|Packaging 'After God'|
From The Record (March 6, 1994)
by Laurence Chollett
The book jacket of Doug Coupland's latest work of fiction -- "Life After God" (Pocket, $17), is a masterpiece of hip marketing.
It features the photograph of a small baby floating with a life preserver in a chlorine-blue swimming pool. It's trimmed in hot pink and bright yellow.
"The image is very striking," said Paolo Pepe, the executive art director of Pocket Books, this past week from his office in Manhattan. "It is the kind of thing that makes you take a second look -- and pick it up."
Coupland, who coined the term "Generation X" (see the cover story in Sunday Living), has set a new standard for glitzy covers. His first novel, "Generation X" (1991) was a large-format paperback that featured an exploding mushroom cloud -- in neon green.
His next novel, "Shampoo Planet" (1992), had not one but two covers: One featured a young man's head, with immaculately combed hair; the other featured a similar shot of a woman's head.
Coupland, who was trained as a sculptor, has participated in the design of all his book covers.
"Usually, authors of Doug's stature will have approval on the cover, but they never have any clear ideas of what they want," Pepe said. "Doug, by contrast, was very involved in the process from the start. ... And that was really good."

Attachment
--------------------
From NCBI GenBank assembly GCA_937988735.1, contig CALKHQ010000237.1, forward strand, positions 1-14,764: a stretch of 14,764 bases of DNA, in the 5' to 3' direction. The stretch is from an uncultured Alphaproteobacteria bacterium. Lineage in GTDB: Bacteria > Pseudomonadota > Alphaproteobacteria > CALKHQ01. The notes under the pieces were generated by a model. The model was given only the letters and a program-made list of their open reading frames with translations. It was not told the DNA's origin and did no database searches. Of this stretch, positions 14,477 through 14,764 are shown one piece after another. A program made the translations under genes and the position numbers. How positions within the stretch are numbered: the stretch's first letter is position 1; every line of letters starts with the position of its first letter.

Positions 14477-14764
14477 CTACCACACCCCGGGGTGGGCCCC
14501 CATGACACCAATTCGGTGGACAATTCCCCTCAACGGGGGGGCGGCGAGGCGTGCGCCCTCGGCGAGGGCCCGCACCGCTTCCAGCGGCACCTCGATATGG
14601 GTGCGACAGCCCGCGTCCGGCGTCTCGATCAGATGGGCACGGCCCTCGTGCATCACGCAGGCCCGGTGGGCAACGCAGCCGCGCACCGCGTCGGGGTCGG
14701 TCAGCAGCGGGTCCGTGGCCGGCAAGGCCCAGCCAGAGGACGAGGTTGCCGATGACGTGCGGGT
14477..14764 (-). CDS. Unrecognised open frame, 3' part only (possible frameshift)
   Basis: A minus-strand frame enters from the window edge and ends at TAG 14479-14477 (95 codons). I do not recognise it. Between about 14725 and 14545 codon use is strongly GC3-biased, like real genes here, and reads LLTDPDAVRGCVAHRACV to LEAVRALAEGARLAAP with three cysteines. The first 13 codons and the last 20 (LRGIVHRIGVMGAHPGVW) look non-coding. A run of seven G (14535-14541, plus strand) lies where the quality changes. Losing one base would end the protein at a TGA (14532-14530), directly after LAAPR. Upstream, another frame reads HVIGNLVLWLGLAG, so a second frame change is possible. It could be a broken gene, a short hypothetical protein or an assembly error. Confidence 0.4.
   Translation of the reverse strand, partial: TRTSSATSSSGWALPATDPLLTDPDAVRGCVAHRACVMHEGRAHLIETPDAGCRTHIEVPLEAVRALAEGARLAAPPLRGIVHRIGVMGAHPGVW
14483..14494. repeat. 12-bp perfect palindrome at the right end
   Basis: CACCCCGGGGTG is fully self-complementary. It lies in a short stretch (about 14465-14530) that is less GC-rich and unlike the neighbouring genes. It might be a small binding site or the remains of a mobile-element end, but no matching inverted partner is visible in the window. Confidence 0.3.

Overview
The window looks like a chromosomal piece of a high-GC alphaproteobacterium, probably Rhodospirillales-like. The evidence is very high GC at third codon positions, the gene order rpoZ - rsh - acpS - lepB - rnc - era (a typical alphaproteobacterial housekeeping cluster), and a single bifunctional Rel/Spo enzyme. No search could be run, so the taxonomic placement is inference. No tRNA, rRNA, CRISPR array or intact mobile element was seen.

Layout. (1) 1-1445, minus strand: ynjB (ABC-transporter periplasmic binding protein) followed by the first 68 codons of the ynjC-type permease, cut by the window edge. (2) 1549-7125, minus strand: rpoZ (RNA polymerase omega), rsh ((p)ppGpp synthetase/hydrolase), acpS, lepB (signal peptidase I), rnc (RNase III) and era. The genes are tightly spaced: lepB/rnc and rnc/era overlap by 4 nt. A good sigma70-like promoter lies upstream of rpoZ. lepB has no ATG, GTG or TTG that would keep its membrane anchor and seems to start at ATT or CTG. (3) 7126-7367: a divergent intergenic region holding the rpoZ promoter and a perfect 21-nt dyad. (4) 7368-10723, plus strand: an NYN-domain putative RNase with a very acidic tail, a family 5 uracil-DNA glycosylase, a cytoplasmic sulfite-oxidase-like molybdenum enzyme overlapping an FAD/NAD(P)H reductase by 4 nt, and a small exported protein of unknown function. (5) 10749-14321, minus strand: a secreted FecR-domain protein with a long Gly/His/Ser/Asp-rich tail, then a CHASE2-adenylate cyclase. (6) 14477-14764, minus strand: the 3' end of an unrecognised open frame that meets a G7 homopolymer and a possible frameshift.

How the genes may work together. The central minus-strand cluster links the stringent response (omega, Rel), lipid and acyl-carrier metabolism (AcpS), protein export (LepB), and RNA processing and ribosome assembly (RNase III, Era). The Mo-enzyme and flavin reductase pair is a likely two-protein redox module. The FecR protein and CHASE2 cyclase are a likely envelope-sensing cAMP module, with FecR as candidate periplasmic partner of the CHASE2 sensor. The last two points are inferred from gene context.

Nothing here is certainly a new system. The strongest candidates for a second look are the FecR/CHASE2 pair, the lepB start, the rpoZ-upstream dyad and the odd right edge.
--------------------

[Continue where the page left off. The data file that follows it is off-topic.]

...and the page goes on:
Coupland's first idea for "Life After God" was to use a friend's sculpture -- a death's head made out of Lego blocks. The next idea was to put some of his own line drawings (they illustrate the short stories) on the cover. That didn't pan out either.
"At a certain point, one of the stories [in the book] makes reference to macaroni and cheese, and we were toying with the idea of making the book like a Kraft American Cheese box," Pepe said. "But that didn't fly because by the time we got done with the cover, it really did look like a Kraft box."
It was around then that Coupland sent a photograph taken by a friend of his: It featured a baby floating serenely in the swimming pool. The image resonated -- the title story deals with a group of young adults who first formed their friendship as kids in a backyard swimming pool. It also contrasted strikingly with the seriousness of the title -- "Life After God." In short, it worked.
"I was so caught up in the process that I didn't realize until recently how powerful the combination really was," Pepe said. "I was walking into a bookstore on the Upper West Side to hear Doug read and there was a window display of books, featuring the cover. It really jumped out at me."